The region between regions 14 and 16 is covered by a thin silicon dioxide layer 18 commonly referred to as gate oxide. The region underneath the gate oxide comprises surface portions of region 12 and forms the channel 20 between source region 14 and drain region 16. Overlying gate oxide 18 and channel 20 is gate electrode G1 which may be formed from either metal or doped polysilicon by well known semiconductor processes. Also, electrode S1 makes contact to source 14, electrode D1 makes contact to drain region 16, electrode B1 makes contact to region 12, while electrode W1 makes contact to substrate 10.
Means are provided for applying various potential levels to the illustrated electrodes. Terminals V1, V2 and V3 provide desired fixed voltages to each of the respective electrodes B1, W1, and G1. The voltage source or power supply which will have its output potential controlled is connected across terminals D1 and S1. (The utilization device would, of course, be in electrical parallel with the power supply and terminals S1 and D1). As illustrated, the more positive potential would be applied to terminal D1.
Refer now to FIG. 2B which is another cross sectional view of the semiconductor structure of FIG. 2A. Corresponding reference numerals have been utilized. It is clearly shown how isolated semiconductor region 12 is completely surrounded by substrate 10. Also illustrated is the N type drain region 16 and the drain contact D1. Insulating regions 22 are formed by the conventional surface oxide through which the various contact holes are made so that, for example, electrode D1 can contact drain region 16. It is also known that the interface between an electrode such as D1 and semiconductor region 16 requires a relatively highly doped semiconductor region in order to form an ohmic contact. Otherwise, a Schottky barrier diode would be formed. In the illustrated drawings, the doping level of the various N regions is sufficiently high (impurity concentrations are at least 1019 /cc) in order to ensure ohmic contacts.
Refer now to FIG. 2C which is a top view of the structure shown in cross section in FIGS. 2A and 2B. The various electrodes are specifically designated together with the cross section lines. Thus, while FIG. 2A is a cross section across section line 2A, FIG. 2B is a cross section across section line 2B perpendicular thereto and across the drain electrode D1.
Refer now to FIG. 3 which is a cross sectional view of an alternate embodiment of the present invention. Items corresponding to the FIG. 2A embodiment have been identified with corresponding reference numerals. A significant difference between the FIG. 3 and the FIG. 2A embodiments is that FIG. 3 illustrates a depletion mode device where an N type dopant layer is implanted into the channel region forming channel region 20'. This eliminates the need for a gate electrode and gate oxide. Thus, the gate oxide is replaced by the same oxide 22 covering the remainder of the device. Since no gate electrode is needed or provided, a fixed potential V3 is also not required in this embodiment.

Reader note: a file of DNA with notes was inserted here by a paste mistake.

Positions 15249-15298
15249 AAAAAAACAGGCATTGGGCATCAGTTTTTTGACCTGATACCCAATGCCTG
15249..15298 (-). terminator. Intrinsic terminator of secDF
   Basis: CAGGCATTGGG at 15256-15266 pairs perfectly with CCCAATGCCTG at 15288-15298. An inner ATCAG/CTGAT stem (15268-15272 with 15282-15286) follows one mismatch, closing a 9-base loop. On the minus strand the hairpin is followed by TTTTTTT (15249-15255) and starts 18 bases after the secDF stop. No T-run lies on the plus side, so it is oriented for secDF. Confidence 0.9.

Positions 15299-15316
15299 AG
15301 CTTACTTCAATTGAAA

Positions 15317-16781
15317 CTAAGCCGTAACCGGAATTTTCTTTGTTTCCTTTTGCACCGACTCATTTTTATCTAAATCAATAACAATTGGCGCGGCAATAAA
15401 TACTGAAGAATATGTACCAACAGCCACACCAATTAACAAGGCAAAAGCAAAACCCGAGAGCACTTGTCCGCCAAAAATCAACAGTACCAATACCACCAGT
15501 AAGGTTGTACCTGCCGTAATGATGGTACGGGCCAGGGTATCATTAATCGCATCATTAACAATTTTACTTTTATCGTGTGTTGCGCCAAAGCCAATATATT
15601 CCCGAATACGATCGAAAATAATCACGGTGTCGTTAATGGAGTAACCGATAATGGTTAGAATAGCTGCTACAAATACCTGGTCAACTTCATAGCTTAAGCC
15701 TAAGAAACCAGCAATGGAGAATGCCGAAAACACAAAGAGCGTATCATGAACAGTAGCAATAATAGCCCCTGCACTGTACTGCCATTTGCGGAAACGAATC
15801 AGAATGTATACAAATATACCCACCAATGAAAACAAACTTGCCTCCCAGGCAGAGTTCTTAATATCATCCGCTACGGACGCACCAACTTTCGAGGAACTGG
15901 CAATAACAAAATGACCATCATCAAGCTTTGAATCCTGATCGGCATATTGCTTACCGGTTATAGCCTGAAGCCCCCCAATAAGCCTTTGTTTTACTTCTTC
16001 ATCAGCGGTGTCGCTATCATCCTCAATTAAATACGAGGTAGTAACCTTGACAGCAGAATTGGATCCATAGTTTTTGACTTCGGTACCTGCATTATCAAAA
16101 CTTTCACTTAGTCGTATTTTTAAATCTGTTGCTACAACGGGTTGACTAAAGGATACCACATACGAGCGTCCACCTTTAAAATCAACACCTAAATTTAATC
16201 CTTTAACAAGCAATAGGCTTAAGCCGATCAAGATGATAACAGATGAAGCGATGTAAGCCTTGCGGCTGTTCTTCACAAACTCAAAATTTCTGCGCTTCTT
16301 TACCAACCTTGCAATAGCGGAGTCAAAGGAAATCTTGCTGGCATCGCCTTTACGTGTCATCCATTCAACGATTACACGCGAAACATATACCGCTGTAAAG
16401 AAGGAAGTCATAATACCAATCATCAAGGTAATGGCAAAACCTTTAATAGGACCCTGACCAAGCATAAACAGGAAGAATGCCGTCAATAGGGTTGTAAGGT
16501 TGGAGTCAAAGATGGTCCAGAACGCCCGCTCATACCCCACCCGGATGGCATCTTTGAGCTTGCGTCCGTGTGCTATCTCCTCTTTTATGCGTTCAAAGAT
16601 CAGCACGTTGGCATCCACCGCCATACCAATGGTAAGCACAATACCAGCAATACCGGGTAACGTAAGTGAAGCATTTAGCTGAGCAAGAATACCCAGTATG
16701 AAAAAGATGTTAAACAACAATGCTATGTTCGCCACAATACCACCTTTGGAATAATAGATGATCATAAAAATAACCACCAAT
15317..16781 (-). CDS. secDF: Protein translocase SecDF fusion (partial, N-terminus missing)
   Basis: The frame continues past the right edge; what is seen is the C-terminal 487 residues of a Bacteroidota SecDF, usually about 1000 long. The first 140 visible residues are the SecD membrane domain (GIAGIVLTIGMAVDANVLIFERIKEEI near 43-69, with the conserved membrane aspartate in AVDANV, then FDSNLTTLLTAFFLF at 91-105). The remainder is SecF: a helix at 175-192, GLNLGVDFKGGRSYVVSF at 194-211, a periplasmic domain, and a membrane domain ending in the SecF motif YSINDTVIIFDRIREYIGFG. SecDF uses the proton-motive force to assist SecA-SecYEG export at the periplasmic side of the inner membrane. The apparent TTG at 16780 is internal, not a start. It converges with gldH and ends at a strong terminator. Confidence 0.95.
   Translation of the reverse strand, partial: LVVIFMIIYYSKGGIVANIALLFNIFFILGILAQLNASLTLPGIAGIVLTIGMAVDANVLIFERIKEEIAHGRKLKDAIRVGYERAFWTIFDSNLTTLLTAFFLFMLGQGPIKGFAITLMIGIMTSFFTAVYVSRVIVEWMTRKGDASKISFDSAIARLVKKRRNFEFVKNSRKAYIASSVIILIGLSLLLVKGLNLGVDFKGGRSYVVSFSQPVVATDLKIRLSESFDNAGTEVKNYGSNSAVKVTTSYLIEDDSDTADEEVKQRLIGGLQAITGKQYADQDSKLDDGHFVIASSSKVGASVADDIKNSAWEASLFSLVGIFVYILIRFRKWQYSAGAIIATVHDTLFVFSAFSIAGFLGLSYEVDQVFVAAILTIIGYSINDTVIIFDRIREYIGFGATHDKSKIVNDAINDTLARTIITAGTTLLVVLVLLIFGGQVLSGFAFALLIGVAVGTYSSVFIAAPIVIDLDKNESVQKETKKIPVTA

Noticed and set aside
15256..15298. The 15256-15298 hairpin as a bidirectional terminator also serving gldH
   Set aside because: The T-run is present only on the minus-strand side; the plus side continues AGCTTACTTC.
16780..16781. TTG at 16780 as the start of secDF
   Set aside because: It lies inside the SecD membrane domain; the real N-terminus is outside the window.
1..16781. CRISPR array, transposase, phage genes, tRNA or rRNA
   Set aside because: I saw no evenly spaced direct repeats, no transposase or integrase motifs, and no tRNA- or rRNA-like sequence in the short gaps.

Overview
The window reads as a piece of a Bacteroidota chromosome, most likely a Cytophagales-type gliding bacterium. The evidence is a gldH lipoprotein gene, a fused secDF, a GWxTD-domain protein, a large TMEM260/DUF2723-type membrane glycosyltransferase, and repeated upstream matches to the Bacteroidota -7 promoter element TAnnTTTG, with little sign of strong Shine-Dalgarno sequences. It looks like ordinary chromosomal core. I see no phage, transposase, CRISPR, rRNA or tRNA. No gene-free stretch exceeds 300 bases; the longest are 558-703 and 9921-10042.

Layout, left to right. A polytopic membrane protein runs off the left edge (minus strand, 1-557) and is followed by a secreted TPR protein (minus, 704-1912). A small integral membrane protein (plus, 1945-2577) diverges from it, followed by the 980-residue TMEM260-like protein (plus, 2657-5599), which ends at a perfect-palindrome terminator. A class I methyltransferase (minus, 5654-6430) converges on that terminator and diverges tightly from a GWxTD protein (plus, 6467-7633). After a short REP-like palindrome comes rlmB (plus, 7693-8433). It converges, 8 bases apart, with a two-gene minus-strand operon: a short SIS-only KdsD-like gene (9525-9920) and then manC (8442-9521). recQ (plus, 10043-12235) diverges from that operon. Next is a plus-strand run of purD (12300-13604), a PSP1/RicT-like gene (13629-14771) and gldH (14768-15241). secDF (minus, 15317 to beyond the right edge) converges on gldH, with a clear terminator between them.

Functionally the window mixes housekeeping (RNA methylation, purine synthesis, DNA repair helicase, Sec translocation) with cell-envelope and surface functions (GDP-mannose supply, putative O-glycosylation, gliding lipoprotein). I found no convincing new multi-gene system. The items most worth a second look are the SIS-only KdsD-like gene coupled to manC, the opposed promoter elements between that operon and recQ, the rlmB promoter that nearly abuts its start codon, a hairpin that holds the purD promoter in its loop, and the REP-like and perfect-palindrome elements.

Refer now to FIG. 4A for a still further embodiment of my invention. Reference numerals corresponding to those of the FIG. 2A embodiment have again been used to designate corresponding elements insofar as is practical. Although the FIG. 2A embodiment which has the gate electrode G1 and gate oxide 18 have been used as a reference for the description of this FIG. 4A embodiment, the implanted channel embodiment illustrated in FIG. 3 is similarly applicable. The significant distinction of the FIG. 4A embodiment over those previously described is the isolation provided by recessed oxide region 24 which surrounds isolated semiconductor region 12. Recessed oxide sidewall isolation is well known in the art. It is formed by etching a trench into region 12 and then converting remaining portions of the material of region 12 into oxide, in situ, to form the illustrated oxide 24. Oxide 24 is intended to penetrate the P-N junction formed by region 12 and substrate 10 in order to isolate P region 12 from other similar P regions. As also noted in the FIG. 4A embodiment, contact to substrate 10 is conveniently made by electrode W1 to the backside of the semiconductor wafer or chip.
The cross sectional view of FIG. 4B is along section line BB of FIG. 4A and is intended primarily to illustrate how the recessed oxide 24 completely surrounds not only the region 12 but also drain region 16. This provides complete isolation from other portions of the P type layer covering the N type substrate 10. Also note that the recessed oxide 24 forms a continuous oxide layer with the conventional oxide covering the semiconductor device into which the contact holes for electrodes such as D1 are formed.